This is exactly what I thought when I read the following statement by Mark Rosen regarding Metropolitan Museum visitors: “...almost everybody comes here, tries to see everything in four hours or less, Instagrams the hell out of the place and leaves, remembering nothing." Rosen is involved in an initiative called Museum Hack, which proposes all sorts of “non-traditional museum tours”. In the case of the Met, they take people through short tours presenting them with overlooked pieces of the collection. I find this great. And as much as I am sure that people joining do enjoy and learn a lot from this, I am also pretty sure that one-time tourists to New York will still find it more satisfying and feel it is more meaningful to them to try to see and instagram everything in four hours. And they´ll remember something.
All sorts of experiences are needed, they are different entry points, they mean different things to different people. Nina Simon said it beautifully a few years ago in her post I am an elitist jerk. A national parks lover and experienced visitor, she confessed her dislike at visiting national parks that draw the masses. She admitted being na elitist. Which made her think about her advocating for accessible and participatory museums. “On this trip, for the first time, I truly understood the position of people who disagree with me, those who feel that eating and boisterous talking in museums is not only undesirable but violating and painful. For elitists, it’s impossible to ignore the ways others are degrading what is for you an intense aesthetic and emotional experience. I get it now.” At the same time, though, Simon goes on to say that national parks don´t only belong to her and those more popular ones are na important entry point for people who actually chose to be there, because it meant something to them. One day, some of them might actually try a more remote and ‘difficult’ park.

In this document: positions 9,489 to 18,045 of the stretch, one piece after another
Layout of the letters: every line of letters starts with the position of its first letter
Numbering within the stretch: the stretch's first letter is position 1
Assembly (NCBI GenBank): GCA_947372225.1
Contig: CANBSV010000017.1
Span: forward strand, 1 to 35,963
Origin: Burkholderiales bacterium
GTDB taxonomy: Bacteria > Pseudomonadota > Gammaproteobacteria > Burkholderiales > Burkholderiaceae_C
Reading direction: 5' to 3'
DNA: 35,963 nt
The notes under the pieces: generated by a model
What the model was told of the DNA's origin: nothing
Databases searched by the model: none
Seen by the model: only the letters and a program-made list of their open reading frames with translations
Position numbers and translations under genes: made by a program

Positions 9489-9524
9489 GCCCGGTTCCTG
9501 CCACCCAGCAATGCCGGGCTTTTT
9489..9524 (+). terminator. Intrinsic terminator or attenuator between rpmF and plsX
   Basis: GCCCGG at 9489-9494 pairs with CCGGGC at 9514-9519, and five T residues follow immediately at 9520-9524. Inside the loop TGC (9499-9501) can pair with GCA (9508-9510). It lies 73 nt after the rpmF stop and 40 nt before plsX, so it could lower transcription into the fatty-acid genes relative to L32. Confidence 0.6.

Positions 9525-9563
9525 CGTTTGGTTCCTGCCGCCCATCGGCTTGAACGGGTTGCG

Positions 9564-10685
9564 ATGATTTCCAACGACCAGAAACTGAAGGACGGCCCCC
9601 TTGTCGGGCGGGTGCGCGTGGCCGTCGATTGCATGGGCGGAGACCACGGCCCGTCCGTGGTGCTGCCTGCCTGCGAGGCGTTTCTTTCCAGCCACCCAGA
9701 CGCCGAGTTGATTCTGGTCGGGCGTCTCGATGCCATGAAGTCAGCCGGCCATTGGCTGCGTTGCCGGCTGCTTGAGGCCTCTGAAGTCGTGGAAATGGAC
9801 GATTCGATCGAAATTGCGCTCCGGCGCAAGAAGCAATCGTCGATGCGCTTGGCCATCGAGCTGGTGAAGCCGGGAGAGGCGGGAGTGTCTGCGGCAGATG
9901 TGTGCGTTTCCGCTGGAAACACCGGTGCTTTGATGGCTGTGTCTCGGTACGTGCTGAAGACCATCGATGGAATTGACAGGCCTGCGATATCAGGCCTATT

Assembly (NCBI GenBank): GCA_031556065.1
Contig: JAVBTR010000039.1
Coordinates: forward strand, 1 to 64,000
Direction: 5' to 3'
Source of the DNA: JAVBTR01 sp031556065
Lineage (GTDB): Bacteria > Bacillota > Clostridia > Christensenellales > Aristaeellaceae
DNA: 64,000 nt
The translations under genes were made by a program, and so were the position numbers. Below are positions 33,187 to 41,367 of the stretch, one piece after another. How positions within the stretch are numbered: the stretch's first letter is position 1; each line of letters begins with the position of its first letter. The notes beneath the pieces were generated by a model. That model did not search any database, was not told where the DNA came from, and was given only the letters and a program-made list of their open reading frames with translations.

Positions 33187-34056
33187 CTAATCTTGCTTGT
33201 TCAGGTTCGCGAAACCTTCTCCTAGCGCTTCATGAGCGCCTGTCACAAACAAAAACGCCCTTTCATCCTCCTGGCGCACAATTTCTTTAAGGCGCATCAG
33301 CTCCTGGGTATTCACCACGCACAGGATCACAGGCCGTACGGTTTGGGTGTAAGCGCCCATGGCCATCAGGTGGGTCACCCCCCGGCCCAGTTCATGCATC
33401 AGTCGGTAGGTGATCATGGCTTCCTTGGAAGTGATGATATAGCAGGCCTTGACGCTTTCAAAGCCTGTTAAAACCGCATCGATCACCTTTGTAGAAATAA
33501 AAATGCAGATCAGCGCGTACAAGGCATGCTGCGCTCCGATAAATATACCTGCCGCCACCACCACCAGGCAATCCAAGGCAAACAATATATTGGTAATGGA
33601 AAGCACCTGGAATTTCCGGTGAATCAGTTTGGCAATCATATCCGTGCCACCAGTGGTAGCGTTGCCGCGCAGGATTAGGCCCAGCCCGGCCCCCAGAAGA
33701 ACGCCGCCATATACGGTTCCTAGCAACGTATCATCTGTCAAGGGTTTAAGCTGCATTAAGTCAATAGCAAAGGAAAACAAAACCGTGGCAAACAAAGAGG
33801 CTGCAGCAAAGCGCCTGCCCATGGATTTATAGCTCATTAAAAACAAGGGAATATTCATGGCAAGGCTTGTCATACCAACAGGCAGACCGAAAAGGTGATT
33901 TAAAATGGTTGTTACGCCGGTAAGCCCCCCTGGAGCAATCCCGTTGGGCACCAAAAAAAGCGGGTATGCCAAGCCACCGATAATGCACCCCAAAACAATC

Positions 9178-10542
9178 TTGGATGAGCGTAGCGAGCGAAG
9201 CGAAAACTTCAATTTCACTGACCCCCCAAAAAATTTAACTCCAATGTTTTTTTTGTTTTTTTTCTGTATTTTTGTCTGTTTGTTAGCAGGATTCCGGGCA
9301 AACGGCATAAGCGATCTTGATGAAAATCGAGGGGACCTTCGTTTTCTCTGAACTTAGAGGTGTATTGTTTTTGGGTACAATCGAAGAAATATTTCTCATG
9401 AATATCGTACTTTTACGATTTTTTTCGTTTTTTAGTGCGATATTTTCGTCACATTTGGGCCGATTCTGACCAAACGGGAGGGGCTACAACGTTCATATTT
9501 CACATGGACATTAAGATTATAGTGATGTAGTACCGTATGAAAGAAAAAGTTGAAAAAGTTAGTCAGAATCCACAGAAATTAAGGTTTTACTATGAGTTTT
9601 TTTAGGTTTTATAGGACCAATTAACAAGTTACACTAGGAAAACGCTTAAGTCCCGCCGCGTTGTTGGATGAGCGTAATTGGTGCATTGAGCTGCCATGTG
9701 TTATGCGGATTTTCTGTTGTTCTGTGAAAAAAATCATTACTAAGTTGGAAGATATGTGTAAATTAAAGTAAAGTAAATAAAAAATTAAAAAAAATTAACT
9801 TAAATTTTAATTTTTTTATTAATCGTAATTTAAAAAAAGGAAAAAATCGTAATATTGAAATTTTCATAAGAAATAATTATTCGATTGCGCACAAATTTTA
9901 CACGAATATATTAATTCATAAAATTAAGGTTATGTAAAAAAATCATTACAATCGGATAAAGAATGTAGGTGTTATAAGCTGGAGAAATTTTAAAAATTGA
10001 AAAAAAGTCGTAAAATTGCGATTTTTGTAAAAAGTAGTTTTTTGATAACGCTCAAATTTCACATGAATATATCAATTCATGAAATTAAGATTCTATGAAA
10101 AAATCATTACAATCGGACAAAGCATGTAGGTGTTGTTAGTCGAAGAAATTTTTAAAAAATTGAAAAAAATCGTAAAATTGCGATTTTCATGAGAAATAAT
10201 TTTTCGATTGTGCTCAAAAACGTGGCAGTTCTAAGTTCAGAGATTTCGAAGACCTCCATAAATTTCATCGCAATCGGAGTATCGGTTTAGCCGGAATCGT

Or museum. Or theatre. Or concert. Our knowledge and experience is something we build up. According to our needs, according to the context we find ourselves in. I have attended classical music concerts in absolute silence, together with people who “knew exctly when to applaude” and savouring the last note until the moment it disappeared and I (we) could start breathing again. But I have also enjoyed classicl music concerts in open air theatres, together with hundreds of people who were picnicking on the grass and talking about everything, related or not to what was going on on stage.
It is undoubtedly not always easy to cater for different needs at the same space. Actually, it has always been a challenge. But there are two things that seem important to me: 1. To acknoweldge the fact that there exist different needs; and 2. Not to judge one experience as more valid than another. This goes for culture professionals. It goes for some audiences too.
Still on this blog
Simon Fairclough, Orchestras in trouble: a think-piece